Perioperative complications, specifically infection, decrease long-term survival [5, 43] and promote recurrence in patients with CRC [44]. Although hypovolemia in the absence of surgical stress did lead to an increase in pulmonary metastases, our findings demonstrate that neither severe intraoperative hypovolemia nor hypothermia impact the prometastatic effects of surgical stress. Correlative clinical studies confirm that postoperative infections following surgery can accelerate the time to cancer recurrence [4547]. Here, using murine models we demonstrate that polymicrobial sepsis in conjunction with surgical stress facilitates the development of perioperative lung metastases. Our results suggest that the combined immunosuppressive effects of surgical trauma and sepsis dampen anti-tumour immune responses, ultimately leading to an increase in metastases. In addition to the immunosuppressive effects of surgical stress, severe sepsis can induce lymphocyte exhaustion [48], apoptosis of immune cells [49, 50], and a predominance of immunoregulatory cells, including regulatory T cells [51, 52] and myeloid-derived suppressor cells [53]. This highly suppressive environment likely worsens the already immunosuppressive environment present in most cancer patients in need of surgical intervention [54, 55]. Thus, the immunosuppressive effects of surgery, sepsis, and cancer may interact to severely dampen immune activation and increase the likelihood of cancer recurrence and metastatic disease.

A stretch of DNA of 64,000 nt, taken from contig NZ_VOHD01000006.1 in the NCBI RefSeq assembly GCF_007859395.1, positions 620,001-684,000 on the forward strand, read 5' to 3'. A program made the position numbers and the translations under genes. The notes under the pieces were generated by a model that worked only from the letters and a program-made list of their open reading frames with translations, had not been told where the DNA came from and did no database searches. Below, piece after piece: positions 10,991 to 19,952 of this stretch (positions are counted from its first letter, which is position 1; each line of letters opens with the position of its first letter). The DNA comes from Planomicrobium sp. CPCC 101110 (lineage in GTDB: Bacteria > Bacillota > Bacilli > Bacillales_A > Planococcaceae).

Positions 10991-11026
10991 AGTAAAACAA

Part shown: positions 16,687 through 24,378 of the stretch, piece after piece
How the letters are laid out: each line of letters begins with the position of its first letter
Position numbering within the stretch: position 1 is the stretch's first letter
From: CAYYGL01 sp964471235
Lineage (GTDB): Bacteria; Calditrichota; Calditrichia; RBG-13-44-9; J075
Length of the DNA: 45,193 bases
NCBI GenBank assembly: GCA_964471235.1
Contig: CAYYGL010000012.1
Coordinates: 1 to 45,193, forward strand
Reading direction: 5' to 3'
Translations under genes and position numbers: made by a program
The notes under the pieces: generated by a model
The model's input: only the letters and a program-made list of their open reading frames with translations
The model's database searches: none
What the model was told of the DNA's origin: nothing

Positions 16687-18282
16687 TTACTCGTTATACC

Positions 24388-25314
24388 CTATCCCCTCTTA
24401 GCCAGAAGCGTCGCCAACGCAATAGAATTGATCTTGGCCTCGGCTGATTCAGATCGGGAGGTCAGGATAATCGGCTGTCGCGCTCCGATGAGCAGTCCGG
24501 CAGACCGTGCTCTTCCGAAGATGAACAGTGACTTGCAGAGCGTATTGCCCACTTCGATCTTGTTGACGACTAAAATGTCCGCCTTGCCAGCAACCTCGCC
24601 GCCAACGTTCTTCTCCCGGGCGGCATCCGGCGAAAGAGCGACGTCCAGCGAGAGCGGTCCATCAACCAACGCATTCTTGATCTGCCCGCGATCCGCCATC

Our findings also suggest that sepsis induces its prometastatic effect by inhibiting NK cell cytotoxic function. In the cancer microenvironment, the anti-tumour function of NK cells is suppressed [56], while a decrease in NK cell number and function in patients undergoing surgery for CRC is associated with heightened mortality and cancer recurrence suggesting that the suppressive effects of sepsis likely exacerbate the already impaired NK cell function [57, 58]. In agreement with our findings, previous studies have demonstrated that sepsis in a non-surgical context can impair NK cell cytotoxicity [59], a finding that has been attributed to a heightened activation of regulatory cell subsets [60]. In particular, murine sepsis models have shown that an increase in regulatory T cells contributes to post-sepsis immunosuppression and potentiates tumour growth [61]. NK cells are a critical component of anti-tumour immunity and so, based on our findings, we suggest that the inhibition of NK cell function is a key player in perioperative cancer recurrence following surgical stress and septic insult.